Virginia Attorney General Mark Herring has joined 17 other states and local governments in filing a legal brief that supports the Obama Administration's Clean Power Plan.
The new Environmental Protection Agency regulations, aimed at reducing global warming through stiff rules on power plants, has generated harsh criticism from attorneys general in some states.
In a press release, Herring, a Democrat who has already signaled he will seek re-election as attorney general in 2017, said now is the time for decisive action on climate change.
"The Clean Power Plan gives Virginia a tremendous opportunity to realize the economic, health, and environmental benefits of cleaner air and cleaner energy generation," Herring said.
"The fact is, climate change is a real and urgent threat to the health and safety of Virginians, our environment, and our economic success as a Commonwealth. We simply can't ignore it any longer."
The Obama Administration unveiled the Plan in August, calling it "a historic and important step in reducing carbon pollution from power plants that takes real action on climate change."
Using its authority under the Clean Air Act, the Environmental Protection Agency "is establishing interim and final carbon dioxide emission performance rates for the two types of electric generating units
— steam electric and natural gas fired power plants."
The EPA has set a goal of reducing carbon emissions by Virginia power plants from a 2012 baseline figure of 1,477 pounds per megawatt hour to 934 pounds per megawatt hour. According to the EPA's Virginia Clean Power Plan fact sheet, this reduction is "one of the moderate state goals, compared to other state goals in the final Clean Power Plan."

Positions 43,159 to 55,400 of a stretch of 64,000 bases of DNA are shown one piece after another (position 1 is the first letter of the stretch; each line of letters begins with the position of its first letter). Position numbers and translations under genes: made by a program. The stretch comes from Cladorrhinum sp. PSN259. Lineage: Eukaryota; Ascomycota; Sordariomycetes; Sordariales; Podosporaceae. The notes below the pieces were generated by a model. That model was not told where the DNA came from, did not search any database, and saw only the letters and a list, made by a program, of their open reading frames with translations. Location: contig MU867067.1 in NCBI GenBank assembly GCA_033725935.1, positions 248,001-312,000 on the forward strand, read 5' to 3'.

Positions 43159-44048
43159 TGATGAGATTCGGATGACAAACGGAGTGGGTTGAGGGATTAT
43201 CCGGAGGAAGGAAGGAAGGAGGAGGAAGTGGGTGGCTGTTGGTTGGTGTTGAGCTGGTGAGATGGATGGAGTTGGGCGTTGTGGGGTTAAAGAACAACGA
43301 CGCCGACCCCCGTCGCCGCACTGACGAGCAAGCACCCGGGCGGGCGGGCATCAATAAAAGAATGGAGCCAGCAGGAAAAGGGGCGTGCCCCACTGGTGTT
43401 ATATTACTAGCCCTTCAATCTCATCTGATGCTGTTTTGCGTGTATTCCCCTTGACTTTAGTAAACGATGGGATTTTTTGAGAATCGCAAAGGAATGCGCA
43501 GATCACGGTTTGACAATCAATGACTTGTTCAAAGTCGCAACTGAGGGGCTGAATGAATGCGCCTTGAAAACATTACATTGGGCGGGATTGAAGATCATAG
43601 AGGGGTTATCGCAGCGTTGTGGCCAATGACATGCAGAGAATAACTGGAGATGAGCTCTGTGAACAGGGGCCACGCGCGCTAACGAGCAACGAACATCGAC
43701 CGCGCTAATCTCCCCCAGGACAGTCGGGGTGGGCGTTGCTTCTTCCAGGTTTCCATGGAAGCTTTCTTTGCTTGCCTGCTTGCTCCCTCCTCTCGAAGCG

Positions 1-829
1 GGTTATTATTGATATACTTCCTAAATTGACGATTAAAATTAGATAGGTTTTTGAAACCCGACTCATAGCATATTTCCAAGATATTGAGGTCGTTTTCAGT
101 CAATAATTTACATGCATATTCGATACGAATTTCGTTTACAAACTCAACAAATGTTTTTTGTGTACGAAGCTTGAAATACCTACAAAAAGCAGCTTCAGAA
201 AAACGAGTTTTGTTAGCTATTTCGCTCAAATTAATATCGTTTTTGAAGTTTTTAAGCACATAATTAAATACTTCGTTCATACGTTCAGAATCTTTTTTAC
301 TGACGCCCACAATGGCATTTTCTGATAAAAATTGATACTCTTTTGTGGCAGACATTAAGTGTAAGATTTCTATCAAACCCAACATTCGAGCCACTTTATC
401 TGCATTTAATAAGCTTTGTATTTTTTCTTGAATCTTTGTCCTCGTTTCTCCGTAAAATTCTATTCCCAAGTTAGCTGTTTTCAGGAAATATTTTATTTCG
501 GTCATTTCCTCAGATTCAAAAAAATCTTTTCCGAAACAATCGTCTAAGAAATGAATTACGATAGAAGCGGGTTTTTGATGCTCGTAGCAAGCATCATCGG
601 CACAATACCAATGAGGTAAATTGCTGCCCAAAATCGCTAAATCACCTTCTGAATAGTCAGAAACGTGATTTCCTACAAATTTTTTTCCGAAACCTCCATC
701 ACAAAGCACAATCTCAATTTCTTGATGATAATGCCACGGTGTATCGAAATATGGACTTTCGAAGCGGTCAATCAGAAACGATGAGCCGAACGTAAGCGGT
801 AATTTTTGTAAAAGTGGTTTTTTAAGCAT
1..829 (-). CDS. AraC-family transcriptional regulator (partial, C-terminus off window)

Nationwide, the plan seeks to reduce greenhouse emissions from energy plants by 32 percent.
Gov. Terry McAuliffe applauded Herring's actions and linked it to his effort to diversify Virginia's economy.
Herring and McAuliffe are both Democrats.
"I look forward to our continued work together to make Virginia a leader in implementing the CPP by making clean energy technology a centerpiece of our efforts to build a new Virginia economy," McAuliffe said Thursday.
Chris Horner, a senior fellow at the Competitive Enterprise Institute, told AMI Newswire the Clean Power Plan is packaged as an air-quality plan in order to make it seem more politically palatable.
"The EPA's top communications advisor gave (then-EPA) administrator Lisa Jackson the bad news that Gallup showed the public cared about air quality, but not global warming," Horner told AMI Newswire.
"He called the latter 'an increasingly
unpersuasive argument,' concluding that whatever they did must be packaged as really being about that which voters care about."
Hence, Horner said, the switch to "air quality" and claims of increasing incidents of asthma in children due to carbon pollution.
"It may work on activist attorneys general," Horner said, "but I doubt it will in the courts."
The plan has proved less popular among other state attorneys general. In October, a coalition of 24 states and a coal company, Ohio-based Murray Energy, challenged the Clean Power Plan in the U.S. Court of Appeals for the D.C. Circuit.
West Virginia Attorney General Patrick Morrisey, who is spearheading the legal challenge, wrote in the states' legal brief that "the final rule is in excess of the agency's statutory authority and otherwise is arbitrary, capricious, an abuse of discretion and not in
accordance with law."